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Looking For A "Good Buy" On Feeds?
Dairy Pipeline: June 2008
Extension Dairy Scientist, Dairy Nutrition
(540) 231-4770; firstname.lastname@example.org
Increases in the price of corn and soybean
meal have changed how we view feeding the
dairy herd. High prices are likely to continue
for the foreseeable future which increases
the value of sound economic decisions regarding
feeding programs for the dairy herd.
However, price is only one part of the decision.
The following factors need to be considered
before purchasing a commodity.
- How long will the product retain its value
in storage? Substantial storage losses add
to the cost of a feed. For instance. If wet
brewer grains cost $55/ton, but 20% is lost
to spoilage, the true cost is really $66/ton.
- What is the variability in dry matter and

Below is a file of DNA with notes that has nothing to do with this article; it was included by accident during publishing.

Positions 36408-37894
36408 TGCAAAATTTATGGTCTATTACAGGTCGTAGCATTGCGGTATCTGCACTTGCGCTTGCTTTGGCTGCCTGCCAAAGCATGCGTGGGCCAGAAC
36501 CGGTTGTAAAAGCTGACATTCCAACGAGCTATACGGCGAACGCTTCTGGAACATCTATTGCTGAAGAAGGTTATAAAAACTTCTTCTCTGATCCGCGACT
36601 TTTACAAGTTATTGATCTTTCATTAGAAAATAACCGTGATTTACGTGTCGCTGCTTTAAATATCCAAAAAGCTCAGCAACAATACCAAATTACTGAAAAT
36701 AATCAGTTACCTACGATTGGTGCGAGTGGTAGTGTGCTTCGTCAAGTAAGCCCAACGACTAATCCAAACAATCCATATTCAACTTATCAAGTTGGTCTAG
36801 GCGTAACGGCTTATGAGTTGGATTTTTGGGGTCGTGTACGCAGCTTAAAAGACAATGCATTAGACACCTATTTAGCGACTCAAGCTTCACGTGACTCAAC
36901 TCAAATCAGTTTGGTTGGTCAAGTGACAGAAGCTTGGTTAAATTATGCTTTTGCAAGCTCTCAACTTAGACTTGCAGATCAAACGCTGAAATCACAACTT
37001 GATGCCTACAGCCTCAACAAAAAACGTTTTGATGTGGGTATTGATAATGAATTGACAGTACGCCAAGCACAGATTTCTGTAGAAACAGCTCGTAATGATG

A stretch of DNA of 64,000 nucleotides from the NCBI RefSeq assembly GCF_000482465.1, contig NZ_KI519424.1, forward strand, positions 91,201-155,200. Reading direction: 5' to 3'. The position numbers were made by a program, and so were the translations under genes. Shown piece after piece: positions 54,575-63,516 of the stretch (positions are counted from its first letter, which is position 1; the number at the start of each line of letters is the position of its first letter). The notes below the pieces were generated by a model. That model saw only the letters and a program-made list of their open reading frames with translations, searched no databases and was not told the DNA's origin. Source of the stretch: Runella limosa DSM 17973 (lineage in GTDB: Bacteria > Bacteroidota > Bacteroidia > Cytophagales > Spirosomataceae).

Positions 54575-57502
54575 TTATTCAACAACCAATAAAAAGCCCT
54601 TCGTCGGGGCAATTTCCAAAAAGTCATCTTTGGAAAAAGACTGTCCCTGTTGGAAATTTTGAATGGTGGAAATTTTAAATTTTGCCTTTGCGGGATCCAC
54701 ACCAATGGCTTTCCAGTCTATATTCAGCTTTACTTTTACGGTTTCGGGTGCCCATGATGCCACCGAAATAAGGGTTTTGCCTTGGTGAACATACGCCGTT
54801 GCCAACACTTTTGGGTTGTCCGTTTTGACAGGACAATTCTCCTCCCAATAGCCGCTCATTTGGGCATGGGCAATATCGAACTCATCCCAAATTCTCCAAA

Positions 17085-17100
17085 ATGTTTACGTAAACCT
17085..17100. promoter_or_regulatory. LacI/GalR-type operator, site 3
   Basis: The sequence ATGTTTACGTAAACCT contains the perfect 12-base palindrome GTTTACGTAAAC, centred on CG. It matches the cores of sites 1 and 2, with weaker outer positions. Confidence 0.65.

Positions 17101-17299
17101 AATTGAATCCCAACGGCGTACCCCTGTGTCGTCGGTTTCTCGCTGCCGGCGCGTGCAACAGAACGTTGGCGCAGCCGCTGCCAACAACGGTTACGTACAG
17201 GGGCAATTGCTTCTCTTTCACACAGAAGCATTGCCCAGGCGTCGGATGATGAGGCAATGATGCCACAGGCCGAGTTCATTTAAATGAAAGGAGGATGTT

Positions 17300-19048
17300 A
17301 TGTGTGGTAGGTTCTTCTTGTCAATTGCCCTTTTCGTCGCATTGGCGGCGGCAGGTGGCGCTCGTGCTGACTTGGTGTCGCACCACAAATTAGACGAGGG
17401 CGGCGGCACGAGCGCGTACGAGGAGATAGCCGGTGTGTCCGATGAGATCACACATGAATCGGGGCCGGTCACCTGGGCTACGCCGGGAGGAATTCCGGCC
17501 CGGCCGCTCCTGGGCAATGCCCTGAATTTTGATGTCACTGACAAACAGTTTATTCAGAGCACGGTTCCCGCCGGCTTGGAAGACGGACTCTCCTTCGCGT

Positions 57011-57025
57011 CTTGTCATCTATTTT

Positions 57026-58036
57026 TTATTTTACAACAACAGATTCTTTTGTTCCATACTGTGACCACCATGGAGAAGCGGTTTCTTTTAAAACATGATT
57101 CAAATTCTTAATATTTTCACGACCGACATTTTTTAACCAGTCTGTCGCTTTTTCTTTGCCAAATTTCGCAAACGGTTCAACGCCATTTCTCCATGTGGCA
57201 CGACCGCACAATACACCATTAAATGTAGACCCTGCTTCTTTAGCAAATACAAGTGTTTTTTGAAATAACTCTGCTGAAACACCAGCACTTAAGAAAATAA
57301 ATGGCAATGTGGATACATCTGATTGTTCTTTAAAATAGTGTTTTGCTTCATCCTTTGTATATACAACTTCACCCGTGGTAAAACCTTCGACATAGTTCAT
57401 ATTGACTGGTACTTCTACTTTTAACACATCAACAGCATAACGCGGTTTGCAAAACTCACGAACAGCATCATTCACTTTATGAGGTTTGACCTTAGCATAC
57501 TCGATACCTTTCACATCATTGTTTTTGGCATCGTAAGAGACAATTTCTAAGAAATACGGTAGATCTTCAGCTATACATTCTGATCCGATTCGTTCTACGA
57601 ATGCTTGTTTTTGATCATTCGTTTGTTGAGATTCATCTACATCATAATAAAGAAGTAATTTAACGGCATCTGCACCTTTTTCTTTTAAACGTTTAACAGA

nutrient content? Wetter feeds are worth
less/ton and their price should reflect this.
If trailer loads of commodities are being considered,
purchase them with a guaranteed
minimum protein and energy content on a
dry matter basis. Analyze all loads of commodities
delivered to the dairy, with the exception
of whole cottonseed which is difficult
to sample and analyze.
- How palatable is the feed? If it reduces intake
and consequently milk production, it
might not be worth it.
- Is the supply dependable? Wet brewers
grains is an example of a feed which has seasonal
supply fluctuations. There’s more available
during the summer beer drinking season
and less during cooler months. Long time users
of the product rarely experience supply interruptions.
However, failure to receive the
product when promised causes changes in the
ration and drops in milk production.
- How is the commodity handled? Will it flow
through gravity flow bins or does it require a
commodity shed? Can it be stored in bags?
Alternatives to corn and soybean meal involve
more than evaluating cost/ton. Perform
some fundamental price comparisons and
then consider the more practical considerations
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